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The Hidden Lives of Galaxies - About the Poster

About the Poster

"The Hidden Lives of Galaxies" poster illustrates various facets of galaxies, both what is visible at optical wavelengths and what can be seen and revealed only at X-ray wavelengths. The central image is a composite X-ray (left-hand side) and optical (right-hand side) image of the Andromeda Galaxy. The optical image shows the familiar dust lanes and spiral arms. The X-ray image, taken from ROSAT data at 0.5-2.0 keV, shows individual sources and emission from gas in the galaxy. The inset shows a portion of the observations taken by the Chandra X-ray Observatory. The increased spatial resolution of the Chandra data now reveals many individual X-ray sources in the central region of the galaxy, as well as diffuse X-ray emission from hot gas.

On the right hand side of the poster is an illustration of the changing size and distance scale within the universe as we compare a planetary system to a neighborhood of stars in a stellar region, to a galaxy, and finally to a cluster of galaxies.

The lower left box shows the different types of galaxies — spiral, barred spiral, elliptical, irregular, and peculiar.

The lower right box illustrates and discusses the evidence for missing mass in galaxies as revealed by optical and X-ray observations. The left-hand plot compares the rotation curve of a galaxy to the velocities of planets in the solar system. The constant value for the velocities of stars in the outer reaches of the galaxy shows that there must be more mass in the galaxy than just the visible mass in order for the stars to remain bound to the galaxy. Likewise, the right-hand plot shows hot X-ray gas extending far beyond the visible image of the elliptical galaxy. Because this gas must be part of the galaxy, this too shows evidence for more matter than what is visible.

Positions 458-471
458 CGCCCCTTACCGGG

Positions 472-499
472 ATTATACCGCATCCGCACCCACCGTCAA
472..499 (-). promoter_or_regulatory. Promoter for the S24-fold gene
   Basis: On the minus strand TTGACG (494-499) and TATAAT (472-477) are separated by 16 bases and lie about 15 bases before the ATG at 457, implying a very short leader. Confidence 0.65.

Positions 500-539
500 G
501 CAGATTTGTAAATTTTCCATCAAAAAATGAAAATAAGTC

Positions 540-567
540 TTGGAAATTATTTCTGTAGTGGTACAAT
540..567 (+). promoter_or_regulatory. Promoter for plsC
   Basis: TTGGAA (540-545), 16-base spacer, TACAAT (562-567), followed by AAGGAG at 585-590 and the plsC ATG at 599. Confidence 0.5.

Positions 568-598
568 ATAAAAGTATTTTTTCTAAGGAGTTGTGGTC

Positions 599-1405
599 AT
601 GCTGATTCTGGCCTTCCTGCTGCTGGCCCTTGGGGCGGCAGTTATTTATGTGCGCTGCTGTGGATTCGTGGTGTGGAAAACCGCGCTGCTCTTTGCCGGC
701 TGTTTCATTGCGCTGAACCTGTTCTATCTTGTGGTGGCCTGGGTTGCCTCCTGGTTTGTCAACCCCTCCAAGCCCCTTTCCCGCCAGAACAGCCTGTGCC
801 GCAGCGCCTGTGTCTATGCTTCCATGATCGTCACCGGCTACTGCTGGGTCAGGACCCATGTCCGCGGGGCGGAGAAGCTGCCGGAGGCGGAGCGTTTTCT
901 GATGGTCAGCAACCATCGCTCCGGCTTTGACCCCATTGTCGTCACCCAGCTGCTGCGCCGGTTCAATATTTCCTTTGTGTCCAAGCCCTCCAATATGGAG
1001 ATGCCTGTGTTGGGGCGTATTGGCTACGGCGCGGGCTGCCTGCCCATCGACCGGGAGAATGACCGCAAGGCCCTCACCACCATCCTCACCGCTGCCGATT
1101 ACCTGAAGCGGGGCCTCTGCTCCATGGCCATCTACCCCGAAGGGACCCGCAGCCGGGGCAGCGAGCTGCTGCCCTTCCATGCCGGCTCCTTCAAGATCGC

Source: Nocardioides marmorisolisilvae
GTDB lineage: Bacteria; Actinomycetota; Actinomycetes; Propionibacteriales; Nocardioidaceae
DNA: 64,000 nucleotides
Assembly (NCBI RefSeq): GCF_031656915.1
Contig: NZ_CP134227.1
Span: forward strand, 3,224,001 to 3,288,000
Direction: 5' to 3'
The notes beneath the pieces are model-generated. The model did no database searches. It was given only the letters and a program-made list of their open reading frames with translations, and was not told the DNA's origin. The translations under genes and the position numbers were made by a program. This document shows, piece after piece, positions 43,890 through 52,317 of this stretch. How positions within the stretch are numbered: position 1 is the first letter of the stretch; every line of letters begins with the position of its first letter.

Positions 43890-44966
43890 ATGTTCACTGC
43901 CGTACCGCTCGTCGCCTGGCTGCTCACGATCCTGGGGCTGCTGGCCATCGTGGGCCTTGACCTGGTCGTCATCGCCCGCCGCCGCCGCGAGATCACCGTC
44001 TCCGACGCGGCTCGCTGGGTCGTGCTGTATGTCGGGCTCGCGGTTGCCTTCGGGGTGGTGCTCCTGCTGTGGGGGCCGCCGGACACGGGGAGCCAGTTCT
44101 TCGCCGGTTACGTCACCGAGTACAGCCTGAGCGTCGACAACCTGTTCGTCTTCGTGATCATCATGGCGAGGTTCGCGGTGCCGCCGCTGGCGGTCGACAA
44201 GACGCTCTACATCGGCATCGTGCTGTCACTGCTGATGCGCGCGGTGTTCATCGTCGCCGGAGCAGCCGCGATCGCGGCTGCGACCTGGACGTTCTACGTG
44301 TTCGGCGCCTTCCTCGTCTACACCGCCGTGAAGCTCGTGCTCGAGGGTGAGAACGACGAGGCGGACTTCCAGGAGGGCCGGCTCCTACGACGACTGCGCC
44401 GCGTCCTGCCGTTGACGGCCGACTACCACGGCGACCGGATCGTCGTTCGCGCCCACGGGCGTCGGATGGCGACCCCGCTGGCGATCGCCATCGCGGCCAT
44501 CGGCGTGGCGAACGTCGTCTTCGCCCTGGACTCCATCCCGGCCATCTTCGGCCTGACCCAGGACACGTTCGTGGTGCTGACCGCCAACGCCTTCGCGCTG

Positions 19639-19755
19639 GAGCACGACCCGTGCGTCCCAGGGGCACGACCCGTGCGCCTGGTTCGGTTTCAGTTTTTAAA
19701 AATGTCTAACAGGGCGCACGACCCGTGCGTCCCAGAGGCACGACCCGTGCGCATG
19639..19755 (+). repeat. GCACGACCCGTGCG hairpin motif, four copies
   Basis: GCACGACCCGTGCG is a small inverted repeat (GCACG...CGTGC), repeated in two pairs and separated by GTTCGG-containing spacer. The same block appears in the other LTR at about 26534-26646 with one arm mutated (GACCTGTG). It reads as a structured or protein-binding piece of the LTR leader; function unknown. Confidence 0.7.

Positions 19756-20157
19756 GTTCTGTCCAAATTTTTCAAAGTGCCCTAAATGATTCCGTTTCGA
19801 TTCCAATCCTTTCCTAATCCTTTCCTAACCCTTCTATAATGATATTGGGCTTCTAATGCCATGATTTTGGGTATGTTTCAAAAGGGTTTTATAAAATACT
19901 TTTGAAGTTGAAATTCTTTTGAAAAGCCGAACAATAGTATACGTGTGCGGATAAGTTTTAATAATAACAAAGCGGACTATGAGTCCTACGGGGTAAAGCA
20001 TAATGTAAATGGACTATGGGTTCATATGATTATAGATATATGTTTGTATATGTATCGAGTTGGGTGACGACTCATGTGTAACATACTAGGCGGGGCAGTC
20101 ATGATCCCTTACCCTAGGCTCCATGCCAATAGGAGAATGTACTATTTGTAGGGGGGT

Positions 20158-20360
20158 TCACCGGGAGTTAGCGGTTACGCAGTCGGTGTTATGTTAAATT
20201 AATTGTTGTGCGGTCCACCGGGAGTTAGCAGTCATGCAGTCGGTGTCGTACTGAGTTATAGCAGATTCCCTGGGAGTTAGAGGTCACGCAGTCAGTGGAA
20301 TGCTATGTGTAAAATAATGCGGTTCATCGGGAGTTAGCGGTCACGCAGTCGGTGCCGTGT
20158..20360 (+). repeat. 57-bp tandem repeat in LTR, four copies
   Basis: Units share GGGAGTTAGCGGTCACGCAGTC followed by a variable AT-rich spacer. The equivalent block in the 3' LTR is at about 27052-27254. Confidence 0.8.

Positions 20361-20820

Poster Credits

"The Hidden Lives of Galaxies" poster was designed and assembled by Karen Smale, with additional artwork by Maggie Masetti. Also contributing were Gail Rohrbach, Brian Hewitt, and Steve Fantasia. Chief scientific consultant was Dr. Greg Madjeski, with additional assistance from Dr. Michael Lowenstein. Thanks also to Drs. Kimberly Weaver and William Pence for additional comments. The project was supervised by Dr. James Lochner.

The Chandra image of the nucleus of M31 is courtesy of Dr. Steve Murray, NASA/CXC/SAO. The rotation curve of the galaxy F563-1was provided by Dr. Stacy Mcgaugh, Univ. of Maryland. The optical image of NGC 4414 is from the Hubble Space Telescope, courtesy AURA/STScI/NASA, whereas the optical images M87, Centaurus A, Small Magellanic Cloud and NGC 1530 are copyright AURA/NOAO/NSF, used by permission. The image of M31 is copyright Bill Schoening, Vanessa Harvey, REU program/AURA/NOAO/NSF, used by permission for educational purposes.


A service of the High Energy Astrophysics Science Archive Research Center (HEASARC), Dr. Alan Smale (Director), within the Astrophysics Science Division (ASD) at NASA/GSFC

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